No Judgment Zones: Three Restaurants for Parents Who Have Given Up
Happy Mealy/Flickr

No Judgment Zones: Three Restaurants for Parents Who Have Given Up

The gastroeconomic scene in Phoenix — and in cities nationwide — has come a long way. Where once existed only big box, big chain superstores, a new generation of restaurants have emerged. Organic is in. Health and wellness have become a priority.

We are more aware than ever of the importance of what we put into our bodies and, thanks to Tiger Moms and French Moms and Moms Who Instagram, we are making better decisions about what we put into our children’s bodies as well.

In 2017, there is a laundry list of restaurants in every major city, and many smaller ones, too, that offer locally sourced food and kid's menus, and whose sustainable practices mean you can feed your family #blessed with the knowledge that you are doing something good for you, and for them, and probably for the world.

This is not that list.

This is a list for all you road warriors out there, beating a path down the sizzling hot asphalt, screaming at your kids to put their shoes on – not because you’re a tyrant, but because you don’t want to end up in the ER to treat their third degree burns this summer. (Though, silver lining, the ER A/C works great.)

This is a list for those of you with small children who are sick of the Science Museum, and the Children’s Museum, and the glorified, expensive fish tank that is the Aquarium.

This is the list for when you are just plain tired of shelling out upwards of $75 for a family meal (only $3 of which your children will even touch), and just want something easy. A place that is cold. A place where your kids can run around with no one judging or glaring. A place – dare I say it? – a place like McDonald's.

It’s great that you want to feed your kids foods that are non-GMO and artificial color-free, but even kids (and definitely us moms) need a “cheat day” once in a while.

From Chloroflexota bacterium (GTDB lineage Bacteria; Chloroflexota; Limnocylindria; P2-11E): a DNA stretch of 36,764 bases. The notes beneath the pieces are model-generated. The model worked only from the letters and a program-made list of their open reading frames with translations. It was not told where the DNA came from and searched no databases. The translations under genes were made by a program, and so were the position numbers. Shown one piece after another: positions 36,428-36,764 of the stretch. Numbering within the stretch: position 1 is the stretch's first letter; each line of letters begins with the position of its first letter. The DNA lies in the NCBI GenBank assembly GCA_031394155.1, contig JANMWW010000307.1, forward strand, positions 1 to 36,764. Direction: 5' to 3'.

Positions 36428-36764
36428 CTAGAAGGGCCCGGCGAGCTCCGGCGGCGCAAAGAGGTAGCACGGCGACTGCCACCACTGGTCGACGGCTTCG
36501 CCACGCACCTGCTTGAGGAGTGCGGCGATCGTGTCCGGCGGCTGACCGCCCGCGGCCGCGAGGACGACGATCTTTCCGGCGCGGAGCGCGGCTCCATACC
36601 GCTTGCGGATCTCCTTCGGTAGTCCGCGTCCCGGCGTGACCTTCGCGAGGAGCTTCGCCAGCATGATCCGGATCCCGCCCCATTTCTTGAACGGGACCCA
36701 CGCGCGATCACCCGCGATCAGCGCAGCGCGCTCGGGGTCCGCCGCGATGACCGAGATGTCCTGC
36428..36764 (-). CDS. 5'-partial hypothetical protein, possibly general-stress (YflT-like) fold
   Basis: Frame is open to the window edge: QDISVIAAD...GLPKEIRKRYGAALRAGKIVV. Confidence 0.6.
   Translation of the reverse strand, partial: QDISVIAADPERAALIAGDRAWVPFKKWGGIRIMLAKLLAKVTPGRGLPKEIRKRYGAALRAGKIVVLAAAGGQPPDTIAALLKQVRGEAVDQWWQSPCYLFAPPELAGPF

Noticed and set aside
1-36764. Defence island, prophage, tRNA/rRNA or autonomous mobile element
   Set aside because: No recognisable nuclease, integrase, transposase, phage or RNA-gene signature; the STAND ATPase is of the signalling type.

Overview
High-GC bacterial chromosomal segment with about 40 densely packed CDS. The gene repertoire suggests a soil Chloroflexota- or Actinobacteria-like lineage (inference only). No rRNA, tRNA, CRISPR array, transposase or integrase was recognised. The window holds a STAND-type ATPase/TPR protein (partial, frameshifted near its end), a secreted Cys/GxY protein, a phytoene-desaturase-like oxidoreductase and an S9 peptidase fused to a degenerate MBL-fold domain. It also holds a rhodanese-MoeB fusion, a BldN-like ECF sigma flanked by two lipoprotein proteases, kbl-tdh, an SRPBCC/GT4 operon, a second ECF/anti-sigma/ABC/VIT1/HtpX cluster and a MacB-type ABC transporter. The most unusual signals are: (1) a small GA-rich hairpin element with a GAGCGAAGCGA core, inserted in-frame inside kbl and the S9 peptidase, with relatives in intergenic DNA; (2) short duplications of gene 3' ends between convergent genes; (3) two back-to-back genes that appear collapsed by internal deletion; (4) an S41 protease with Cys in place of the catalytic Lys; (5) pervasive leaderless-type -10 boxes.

Everyone loves Chick-Fil-A, right?
Everyone loves Chick-Fil-A, right?
Jay Reed/Flickr

Chick Fil-A
You don’t consider yourself germaphobic until you see a ball pit. The mere thought of jumping in and finding a Band Aid in your hair is enough to cause an involuntary retch. Enter, Chick Fil-A. Most locations (and there are many) have a play structure that is small, well-maintained, and outfitted with a handy stack of hand sanitizing wipes at the entrance. (I usually stuff 25 of them in my purse on the way out the door. Thanks, Chick Fil-A!) The kids' area is enclosed by glass and almost entirely soundproof, which means you can enjoy your chicken sandwich in relative peace while your kids inhale sock fumes and careen off of (maybe BPA-free?) plastic slides in plain sight. Get their chicken nuggets grilled if you want, but if you’re looking for absolution, I hereby grant you permission to go fully-fried, and never look back.

No Judgment Zones: Three Restaurants for Parents Who Have Given Up
Peter Piper Pizza

Peter Piper Pizza
Often referred to as the “Las Vegas of Childhood,” Peter Piper Pizza IS "the pizza people pick". That is, if those people happen to be exhausted parents who just want a beer and slice while their kids gamble happily nearby. As a bonus, the experience is great practice for their first bachelor or bachelorette party on the Strip a few years down the road, as the kiddos throw “tokens” (money) into “games” (slot machines) that will essentially chip away at their college tuition fund with the push of every button. If you haven’t been to a PPP lately, I recommend you take a walk through the casino play area and see for yourself. They even have a game that is a miniature version of beer bong (sans the beer), complete with red Solo cups and a ping pong ball. Take your kids to tutoring all summer if you want to, but I would argue that the real college prep is happening — for a fraction of the cost — at your neighborhood Peter Piper.

No Judgment Zones: Three Restaurants for Parents Who Have Given Up
JeepersMedia/Flickr

McDonald's
We all know that somewhere in the world, millions of Happy Meal toys are meeting a Toy Story 3-like end in an incinerator. But it’s hard to care too much about the noxious gases entering our atmosphere during those 80 or so seconds that your child is the happiest you’ve ever seen him, clutching his little Beanie Baby, or Mario figurine, or whatever the hell is in those bags. I don’t know if McDonald’s started the toy-in-the-meal tradition, but I do know that they’ve perfected it by sticking a hot-ticket, pop culture-generated, usually gender-specific, item in each little bag or box of grease. Allow yourself a moment to lament the corporatization of America, or gender as a socially engineered construct, or whatever it is about the toy that bothers you specifically, and then let your kid enjoy his fucking Happy Meal. He may not remember the teachable moments you’re spouting from the front seat, but goddammit, he’ll remember that toy.

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